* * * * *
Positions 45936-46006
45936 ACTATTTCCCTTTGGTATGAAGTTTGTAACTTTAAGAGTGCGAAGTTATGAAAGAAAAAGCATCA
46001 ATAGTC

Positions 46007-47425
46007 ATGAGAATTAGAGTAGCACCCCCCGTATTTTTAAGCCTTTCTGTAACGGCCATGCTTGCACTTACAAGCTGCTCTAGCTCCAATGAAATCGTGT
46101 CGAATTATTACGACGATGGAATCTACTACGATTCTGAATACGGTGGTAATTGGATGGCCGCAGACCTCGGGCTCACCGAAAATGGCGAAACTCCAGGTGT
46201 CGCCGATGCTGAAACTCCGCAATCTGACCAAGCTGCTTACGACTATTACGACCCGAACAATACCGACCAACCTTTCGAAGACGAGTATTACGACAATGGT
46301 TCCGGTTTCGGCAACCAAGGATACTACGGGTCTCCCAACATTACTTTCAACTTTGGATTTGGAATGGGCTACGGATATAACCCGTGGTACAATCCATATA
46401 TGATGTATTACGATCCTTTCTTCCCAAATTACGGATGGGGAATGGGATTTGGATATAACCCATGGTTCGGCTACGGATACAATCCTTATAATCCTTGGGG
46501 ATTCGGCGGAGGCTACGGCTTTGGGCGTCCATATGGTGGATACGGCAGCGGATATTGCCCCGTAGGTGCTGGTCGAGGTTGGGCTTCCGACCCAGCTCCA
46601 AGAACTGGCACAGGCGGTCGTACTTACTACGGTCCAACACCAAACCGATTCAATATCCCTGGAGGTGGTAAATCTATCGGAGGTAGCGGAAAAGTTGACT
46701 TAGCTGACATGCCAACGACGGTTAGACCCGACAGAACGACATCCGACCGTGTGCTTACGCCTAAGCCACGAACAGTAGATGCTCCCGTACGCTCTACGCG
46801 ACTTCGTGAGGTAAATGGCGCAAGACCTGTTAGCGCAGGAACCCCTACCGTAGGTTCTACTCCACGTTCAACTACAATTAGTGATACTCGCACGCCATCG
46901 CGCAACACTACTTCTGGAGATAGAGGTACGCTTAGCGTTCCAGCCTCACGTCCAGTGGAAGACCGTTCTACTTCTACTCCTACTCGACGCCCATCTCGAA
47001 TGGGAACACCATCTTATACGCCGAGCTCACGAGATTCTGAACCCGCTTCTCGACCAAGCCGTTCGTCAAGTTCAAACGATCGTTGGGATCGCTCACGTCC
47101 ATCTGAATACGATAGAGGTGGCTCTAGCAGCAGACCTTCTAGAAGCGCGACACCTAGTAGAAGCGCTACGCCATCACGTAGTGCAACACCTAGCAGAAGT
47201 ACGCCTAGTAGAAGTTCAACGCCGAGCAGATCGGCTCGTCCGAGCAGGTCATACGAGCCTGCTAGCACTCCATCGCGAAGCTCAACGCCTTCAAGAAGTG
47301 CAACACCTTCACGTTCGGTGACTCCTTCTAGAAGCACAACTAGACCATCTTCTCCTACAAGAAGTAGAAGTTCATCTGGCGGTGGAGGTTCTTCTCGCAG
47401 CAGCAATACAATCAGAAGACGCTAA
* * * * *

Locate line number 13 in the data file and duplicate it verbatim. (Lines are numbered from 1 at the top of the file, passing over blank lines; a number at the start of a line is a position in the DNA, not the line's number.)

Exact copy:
46801 ACTTCGTGAGGTAAATGGCGCAAGACCTGTTAGCGCAGGAACCCCTACCGTAGGTTCTACTCCACGTTCAACTACAATTAGTGATACTCGCACGCCATCG